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Bruce II re-opens after delays

PAB Minor Hockey eager to return to the ice for 2023-2024 season

PAB Minor Hockey has experienced delays two years in a row, but will return to the ice this week. – © Brent Seaward

By Jaymie White Local Journalism Initiative Reporter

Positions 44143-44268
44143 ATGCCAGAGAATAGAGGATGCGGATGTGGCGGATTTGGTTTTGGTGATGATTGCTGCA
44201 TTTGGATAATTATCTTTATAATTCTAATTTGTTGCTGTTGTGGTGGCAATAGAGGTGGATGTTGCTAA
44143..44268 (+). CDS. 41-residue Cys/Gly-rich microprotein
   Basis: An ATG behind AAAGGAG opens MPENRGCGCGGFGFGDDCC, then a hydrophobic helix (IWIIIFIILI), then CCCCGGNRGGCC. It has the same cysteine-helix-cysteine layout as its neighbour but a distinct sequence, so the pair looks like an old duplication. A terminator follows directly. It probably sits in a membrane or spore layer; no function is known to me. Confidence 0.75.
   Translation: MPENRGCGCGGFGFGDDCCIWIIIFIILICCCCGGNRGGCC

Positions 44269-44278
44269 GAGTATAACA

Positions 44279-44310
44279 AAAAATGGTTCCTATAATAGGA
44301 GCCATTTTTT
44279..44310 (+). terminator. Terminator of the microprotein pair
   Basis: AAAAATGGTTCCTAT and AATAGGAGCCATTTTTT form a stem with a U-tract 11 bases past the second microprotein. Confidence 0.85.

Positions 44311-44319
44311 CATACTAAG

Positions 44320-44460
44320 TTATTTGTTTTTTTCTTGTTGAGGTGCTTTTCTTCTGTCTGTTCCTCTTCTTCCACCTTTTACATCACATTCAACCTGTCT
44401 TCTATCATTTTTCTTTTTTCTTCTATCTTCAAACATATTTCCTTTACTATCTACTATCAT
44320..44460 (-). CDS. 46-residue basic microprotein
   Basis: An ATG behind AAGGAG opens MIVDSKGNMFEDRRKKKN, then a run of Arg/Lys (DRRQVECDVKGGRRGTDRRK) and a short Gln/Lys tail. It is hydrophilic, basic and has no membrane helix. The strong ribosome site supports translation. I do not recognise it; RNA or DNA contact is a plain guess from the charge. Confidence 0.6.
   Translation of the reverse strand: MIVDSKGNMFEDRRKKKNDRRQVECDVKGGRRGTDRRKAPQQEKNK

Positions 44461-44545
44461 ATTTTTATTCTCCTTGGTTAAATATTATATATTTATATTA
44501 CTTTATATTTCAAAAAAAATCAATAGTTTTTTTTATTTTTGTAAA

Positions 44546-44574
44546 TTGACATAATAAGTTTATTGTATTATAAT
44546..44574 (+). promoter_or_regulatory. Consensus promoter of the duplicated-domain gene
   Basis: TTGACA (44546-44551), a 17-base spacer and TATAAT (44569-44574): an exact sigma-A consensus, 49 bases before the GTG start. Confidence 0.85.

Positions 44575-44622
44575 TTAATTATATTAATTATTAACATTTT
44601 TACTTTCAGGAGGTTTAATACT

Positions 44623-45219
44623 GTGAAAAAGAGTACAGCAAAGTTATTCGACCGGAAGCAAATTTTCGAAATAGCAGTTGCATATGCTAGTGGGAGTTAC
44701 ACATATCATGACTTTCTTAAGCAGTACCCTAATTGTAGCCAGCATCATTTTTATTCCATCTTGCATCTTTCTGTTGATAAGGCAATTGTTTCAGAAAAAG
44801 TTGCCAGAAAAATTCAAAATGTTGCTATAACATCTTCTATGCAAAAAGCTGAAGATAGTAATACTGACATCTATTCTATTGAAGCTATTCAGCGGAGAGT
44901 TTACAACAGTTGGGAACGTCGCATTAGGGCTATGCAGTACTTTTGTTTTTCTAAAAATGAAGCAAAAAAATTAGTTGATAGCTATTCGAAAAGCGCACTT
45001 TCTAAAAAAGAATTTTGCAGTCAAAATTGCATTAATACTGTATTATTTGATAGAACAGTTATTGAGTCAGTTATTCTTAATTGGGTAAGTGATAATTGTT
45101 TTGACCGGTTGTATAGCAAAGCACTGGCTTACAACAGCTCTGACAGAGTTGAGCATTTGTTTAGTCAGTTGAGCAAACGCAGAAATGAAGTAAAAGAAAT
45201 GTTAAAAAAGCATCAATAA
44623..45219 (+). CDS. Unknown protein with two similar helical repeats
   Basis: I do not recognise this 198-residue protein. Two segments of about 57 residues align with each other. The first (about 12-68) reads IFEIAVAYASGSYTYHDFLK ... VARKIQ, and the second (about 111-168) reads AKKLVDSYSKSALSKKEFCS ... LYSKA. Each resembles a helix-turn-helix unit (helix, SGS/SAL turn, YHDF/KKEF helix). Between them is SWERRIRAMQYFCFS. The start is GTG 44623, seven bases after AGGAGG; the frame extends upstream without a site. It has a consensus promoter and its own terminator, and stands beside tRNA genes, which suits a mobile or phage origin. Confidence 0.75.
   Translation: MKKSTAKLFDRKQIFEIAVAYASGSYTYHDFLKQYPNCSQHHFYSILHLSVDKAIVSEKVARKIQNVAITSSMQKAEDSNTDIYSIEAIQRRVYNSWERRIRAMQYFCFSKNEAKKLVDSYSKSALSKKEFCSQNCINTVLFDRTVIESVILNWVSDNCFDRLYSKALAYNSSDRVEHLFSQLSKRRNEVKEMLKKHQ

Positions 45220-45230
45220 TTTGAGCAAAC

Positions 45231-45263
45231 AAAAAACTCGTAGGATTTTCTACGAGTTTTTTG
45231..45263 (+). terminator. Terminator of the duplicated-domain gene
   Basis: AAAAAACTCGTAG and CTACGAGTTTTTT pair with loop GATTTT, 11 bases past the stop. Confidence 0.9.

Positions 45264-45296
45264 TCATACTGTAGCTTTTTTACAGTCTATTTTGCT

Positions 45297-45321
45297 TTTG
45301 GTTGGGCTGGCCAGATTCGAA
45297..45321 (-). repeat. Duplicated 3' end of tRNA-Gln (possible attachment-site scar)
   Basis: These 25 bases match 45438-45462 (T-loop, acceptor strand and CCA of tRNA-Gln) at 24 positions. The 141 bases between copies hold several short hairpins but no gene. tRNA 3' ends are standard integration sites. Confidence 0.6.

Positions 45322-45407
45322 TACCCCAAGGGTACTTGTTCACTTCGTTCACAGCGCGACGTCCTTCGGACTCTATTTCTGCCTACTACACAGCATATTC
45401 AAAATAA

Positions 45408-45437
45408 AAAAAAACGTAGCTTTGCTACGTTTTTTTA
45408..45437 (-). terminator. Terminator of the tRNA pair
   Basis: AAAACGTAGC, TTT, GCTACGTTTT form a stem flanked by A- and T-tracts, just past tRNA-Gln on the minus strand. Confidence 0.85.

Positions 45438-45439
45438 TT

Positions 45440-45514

PORT AUX BASQUES — The Bruce II has been undergoing an energy retrofit upgrade for weeks, and has been plagued by delays. As a result, organizations that regularly utilize the sports complex, such as minor hockey and figure skating, have been unable to access the building to get their 2023-2024 season underway. It has also delayed sales of their annual ticket fundraisers, which are critical to continue operating local non-profit sports groups. Minor hockey usually starts over the Thanksgiving long weekend. “The user groups of the stadium, the main user groups, we got a letter telling us that the ice was not going to be available for renting this year until October 22,” said Brock Seaward, President of Port aux Basques Minor Hockey (PABMH). “We got together. We met with the town. They outlined a little bit what was taking place, the type of work that was taking place up there, and that they had tried to get the contractors to come earlier during the summer, but it was communicated to us in that meeting that it was not possible. The timeline for the shutdown was the 2nd of October. We were fortunate that the town did work with us enough that they put the ice on in late September, so we were able to utilize the ice for eight days.” For the last five years minor hockey has been trying to get on the ice even earlier than usual, but due to Hurricane Fiona in September 2023 and the renovations this year, that hasn’t been possible. “Last year was the first year that we were going to see it kind of come to fruition, where they were going to put the ice on for us so we could start our minor hockey program in late September and, of course, Fiona happened, and they had to have the military staying inside of the stadium while they were here assisting with the Fiona disaster effort, so we were delayed last year as well,” said Seaward. “So traditionally it has been Thanksgiving weekend, even though I’m pretty sure that the town realizes that there’s an appetite from all the user groups to have the ice on early September.” Unfortunately for the minor hockey group, because the season ends at the same time every year, the players are losing out on a significant amount of ice time. “We can’t extend the season past Easter, so essentially, we are losing now this year. One of the things that we’re finding hard is that there’s some new regulations brought in by HNL (Hockey Newfoundland and Labrador) this season where our teams need to be picked a little earlier. We’re very fast approaching those deadlines, and we need to let HNL know how many teams we have attending,” said Seaward. “So what we’re seeing — even though our registration is open here in Port aux Basques, and we do have a nice few kids already registered and signed up — there’s always that contingent of people, they wait until the last minute. Now when they know for sure, that’s when they register. So we have to let HNL know how many teams that we’re going to be sending to provincials during Easter, and so we’re probably going to run into a little bit of trouble there. But I guess it’s like anything. We’re just doing what we can do and trying to anticipate as many problems and try to navigate all that stuff as best we can.” The worry is that, because of the lack of ice time, the players in Port aux Basques won’t be as well prepared as players in other communities. “That is a big concern coming from our people that we have in place for coaching and stuff. That is a big concern. We have centres like Stephenville. We have centres like Corner Brook, Deer Lake. They have their ice on. They’ve been participating in minor hockey now for about a month and a half, some people have, so those kids are a month and a half ahead. They’re in shape. Their muscles are warmed up. They’re into their hockey season, no doubt. We’ve had eight days of a hockey camp that was put off by a good friend of our Minor Hockey Association, Juan Strickland of Strictly Hockey, so that was a good thing, but that won’t replace the amount of ice time that those kids got that signed up for that hockey school in September,” said Seaward. “They had the same equivalent of ice time as about three weeks of hockey, but again, it was all brand new, getting your muscles in shape and getting some new hockey gear adjusted and things like that. So there’s no doubt in my mind that our kids are going to be, for the most part, a little bit behind the eight ball when we actually get rolling and that will obviously have a trickle-down effect as the year goes by.” Minor hockey has been in talks with other minor hockey groups to inquire about utilizing their ice so the players don’t fall further behind. “Those talks have been undergoing for the last about a week or so. Just trying to put together a bit of a contingency, because some of the concern is that there are some minor hockey players that join hockey for the social aspect of things, not because they’re severely competitive, more that they just want to come and hang out with their friends and at the end of the practice, probably grab fries at the canteen. It’s a social thing for some people, so what we’re afraid of now is that if this stretches on for much longer, these are players that are going to be content in their current routine of just staying home, playing video games, or hanging out, and we’re afraid that we’re probably going to lose players because of that as well,” said Seaward. “So that’s why we’re trying to come up with some contingency plans, much the same as back in the 90s when our original Bruce Arena burned down. Our minor hockey system kept going. They came up with contingency plans. It was a season of road trips, and our neighbouring communities helped us out as best they could, but at the same token, I don’t believe that this shutdown is going to be for the full season, obviously, but I guess just in comparison to our minor hockey, you work hard to make sure that everybody gets their minor hockey experience, whatever their reason is for wanting to play minor hockey.” The reason for a lot of the unavoidable delays with getting the facility re-opened stemmed from supplier issues. “The majority are due to suppliers and products. With a lot of products, there’s a global shortage. Unfortunately, it’s not just provincial or just in Canada or the U.S. It’s globally, so we’re battling global shortage on a lot of products,” said Town Manager Leon MacIsaac. “(Delays are) most likely related to COVID, because a lot of companies and manufacturers are still playing catch up. It’s going to take them quite some time to catch up to the delays they’ve experienced. During COVID a lot of employees and productions shut down, a lot of employees were sent home, manufacturing facilities shut down, and they’re still struggling to get back online like anywhere else. They’re struggling to get employees back into the workplace as well, and that’s not just here. That’s everywhere around the world.” Even though the delays were unexpected and unavoidable, the Town worked to keep lines of communication open with the organizations that would be impacted by this extended closure. “We’re in regular contact with their organizations. As we explained to them, due to circumstances beyond our control, we can’t possibly move the project forward with the supply line interrupted, and this is unknown. You can’t prepare for it. It’s just something that everybody’s experienced here and across country with multiple projects,” said MacIsaac. “The original plan back in spring this year was to have the building open by October 14th. That was the earliest date they could possibly have it done. So they just restored power to the building — the transformer was another item that had major delays — so as of today (Thursday, Nov. 2), we’re back full power, and we’ll reopen hopefully by the end of the week. So we’re three weeks off the original schedule that was provided back in late April, early May, I think it was.” The Bruce II Sports Centre re-opened for bowling and fitness on Friday, Nov. 3, with an anticipated re-opening of the ice rink and swimming pool for Monday, Nov. 6. “We’re hoping to be reopening again by Monday (Nov. 6), if possible, but we’re still battling ice conditions at the Bruce II complex,” said MacIsaac. “So once we get that straightened away, we can be back in operation. We tried to get the ice on early for the user groups, but in reality, with the amount of work going on in the building — and we have high levels of humidity through late summer and early fall — it did not make the process easier by any means.” MacIsaac understands people may be losing patience, but there was nothing the town could do. “I know people are really frustrated, but it’s beyond the town’s control. There’s nothing we can do. There’s nothing the contractor can do to avoid delays. We had a number of products that were originally scheduled to come in at 28 weeks. It ended up being 35 weeks despite numerous letters and calls and emails. The companies still couldn’t give us any sureties that would be here on time,” said MacIsaac. “We’ve been at this process, not just in the last couple of weeks. We’ve been working at this project since early spring to try to move it forward as quick as we possibly can. I know people asked, ‘why couldn’t you do it during the offseason’, but when the project funding comes out, it has to be spent within a certain time limit. You do get extensions, but a contractor, once it is awarded, it’s their own decision, and the project needs to be completed in a certain period of time, and they can’t just stop the project. Some unforeseen delays come up. They have to keep moving forward. This is a contract that has to be followed. It’s not our project. This is a federally-funded project, so everybody it is under the time crunch of having it done within the time period for the funding as well.”